3PM 3PA 3P% PPG
Home 30 57 0.526316 13.8
Road/Neutral 10 42 0.238095 5.9

That’s a pretty staggering difference. This is not meant as a blaming of Stefanovic for Purdue’s struggles on the road. At least he’s good somewhere. Most of the team is inconsistent regardless of location or bad everywhere. Their only real hope as an offense is that SS figures it out away from Mackey Arena. I don’t think they can count on Nojel Eastern scoring 14 points everywhere, like he did at Maryland.

This week: home for Illinois and Wisconsin

12. Minnesota (BM: 11 seed)

I really want to believe in the Gophers, but it’s now mid-to-late January and their only win away from Williams Arenas is a neutral/pseudo road game with Oklahoma State, who has lost 8 of their last 10.

They honestly played a pretty good game at Rutgers for the most part with one big exception: you can’t give up 20 offensive rebounds.

Great opportunity this week to prove something.

This week: at Ohio State and home for Michigan State

13. Nebraska (BM: N/A)

Their only job is to not screw things up for the rest of the conference by stealing victories.

This week: at Wisconsin at Rutgers

14. Northwestern (BM: N/A)

Same.

This week: home for Maryland and Ohio State

OVERVALUED, UNDERVALUED, OR PROPERLY VALUED 1.0: 2020 NCAA TOURNAMENT

Welcome to the first installment of the 2020 Overvalued, Undervalued, or Properly Valued series.

These rankings are based on the Final Four Index (FFI). The premise is ranking teams based on their similarities to the most successful tournament teams (those that reach the Final Four). The tournament is a different animal and the FFI measures teams in a tournament context and less so on a game-to-game basis like most analytical measures do.

This is an interesting year and may provide some opportunity where a darkhorse or longshot actually has a chance to win it all. The analytics match the narrative that there really aren’t any great teams this year. If you look at KenPom, this year’s best team (Kansas) would’ve ranked sixth last year. In the FFI, there are only two teams with a rating over 100 this year (although that will go up as teams’ SOS go up). There were nine last year.

Also, something worth noting this year: the national average for offensive efficiency is 101.2, the lowest in the history of KenPom’s website (est. 2002). It’s been at least 104 for the last six years.

I’m not the smartest guy in the world, but it seems that a lot of the reduction in offense can be attributed to the deeper three-point line. Teams are still taking a ton of them, but they made percentage is down over a full percent from last year and nearly two percent from 2018.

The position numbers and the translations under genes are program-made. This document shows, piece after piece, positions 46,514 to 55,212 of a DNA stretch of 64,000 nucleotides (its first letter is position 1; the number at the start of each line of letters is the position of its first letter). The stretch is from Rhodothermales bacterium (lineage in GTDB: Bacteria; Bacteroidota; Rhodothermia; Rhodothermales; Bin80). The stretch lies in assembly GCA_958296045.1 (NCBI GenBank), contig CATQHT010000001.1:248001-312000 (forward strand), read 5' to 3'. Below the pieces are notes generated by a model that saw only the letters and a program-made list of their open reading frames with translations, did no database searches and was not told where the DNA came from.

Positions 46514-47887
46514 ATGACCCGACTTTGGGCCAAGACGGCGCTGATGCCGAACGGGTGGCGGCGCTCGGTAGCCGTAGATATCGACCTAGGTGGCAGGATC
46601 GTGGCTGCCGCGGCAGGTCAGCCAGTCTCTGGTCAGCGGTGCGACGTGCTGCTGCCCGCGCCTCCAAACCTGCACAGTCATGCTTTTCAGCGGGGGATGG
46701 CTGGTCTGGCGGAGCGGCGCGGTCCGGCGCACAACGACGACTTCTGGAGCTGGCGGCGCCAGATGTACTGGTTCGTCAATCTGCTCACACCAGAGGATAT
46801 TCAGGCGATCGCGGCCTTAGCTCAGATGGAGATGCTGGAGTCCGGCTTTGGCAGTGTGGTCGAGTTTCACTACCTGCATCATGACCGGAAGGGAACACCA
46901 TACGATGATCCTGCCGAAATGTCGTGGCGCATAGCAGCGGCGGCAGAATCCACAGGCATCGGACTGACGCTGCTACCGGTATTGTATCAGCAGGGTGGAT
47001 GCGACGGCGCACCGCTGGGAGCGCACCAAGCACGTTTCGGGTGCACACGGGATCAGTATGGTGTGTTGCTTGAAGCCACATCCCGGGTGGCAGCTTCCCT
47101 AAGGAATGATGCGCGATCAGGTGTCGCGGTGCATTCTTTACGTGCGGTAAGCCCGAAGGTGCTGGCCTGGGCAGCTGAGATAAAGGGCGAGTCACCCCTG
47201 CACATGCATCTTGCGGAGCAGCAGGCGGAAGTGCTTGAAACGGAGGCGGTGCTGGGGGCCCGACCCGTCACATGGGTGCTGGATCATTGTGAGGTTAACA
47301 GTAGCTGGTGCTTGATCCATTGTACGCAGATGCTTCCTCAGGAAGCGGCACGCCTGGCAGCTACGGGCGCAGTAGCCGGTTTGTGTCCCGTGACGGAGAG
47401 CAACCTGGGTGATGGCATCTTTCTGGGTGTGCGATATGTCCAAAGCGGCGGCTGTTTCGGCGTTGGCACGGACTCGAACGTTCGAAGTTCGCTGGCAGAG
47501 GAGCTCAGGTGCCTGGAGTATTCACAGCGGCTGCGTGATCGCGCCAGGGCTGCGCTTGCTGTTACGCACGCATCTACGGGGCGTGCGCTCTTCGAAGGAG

I say this because I adjusted the rankings last year to account for the three-point renaissance of 2014-2019 that resulted in quite a few teams bucking historical trends and riding threes to the Final Four.

Is that over now? Are three-heavy teams back to being stay-aways? I have no idea. Here’s the rankings.


Full disclosure: all of the data was gathered on Wednesday night and some teams have played twice since then. Things change. I only run data on teams that are seeded 1-11 on Bracket Matrix. Those teams were also picked Wednesday.

The odds were grabbed off of DraftKings on Thursday. What I didn’t know at the time is that DK doesn’t offer any odds on teams from New Jersey, so I grabbed those from Sportsbook.ag for Seton Hall and Rutgers.

The ranking on the left is based on where the odds suggest teams are ranked. The ranking in the parentheses are obviously the FFI.

Properly Valued

T2. Duke +1000 (FFI: 2)

The Blue Devils are the only current team that is Top 10 in both offensive and defensive efficiency. Kansas is the only other team that is Top 20 in both.

Vernon Carey might be the National POTY, but riding a freshman big isn’t the easiest way to win a national title. They’ve got other talent, but they need their backcourt to be healthier than they have been lately.

T2. Kansas +1000 (FFI: 1)

As mentioned, the Jayhawks are the only other team to be Top 20 in both offensive and defensive efficiency so far this season. They were able to survive the road trip to Oklahoma without Devon Dotson, but we’ve seen recently that they struggle when Dotson does. He’s struggled offensively a few times lately and it’s led to a 1-2 record and 55, 55, and 60 points scored as a team.

The good news is that this might be the best defensive team that Bill Self has ever had in Lawrence.

T5. Baylor +1500 (FFI: 6)

Resume-wise, the Bears might be the best team in the country. The lack of fanfare probably has a lot to do with several of their best players being low-profile transfers.

But it’s hard not to notice a team that rolled through Allen Fieldhouse about as easily as they rolled through a road game at Coastal Carolina.

In typical Scott Drew fashion, the Bears are almost over-reliant on second-chance opportunities on offense. But on the flip-side, this is the best defensive group he’s had.

T5. Michigan State +1500 (FFI: 3)

The flaws for the Spartans were clear to see a week ago at Purdue: this team really needs transition points to succeed and it’s also one of Tom Izzo’s worst shooting teams in a while.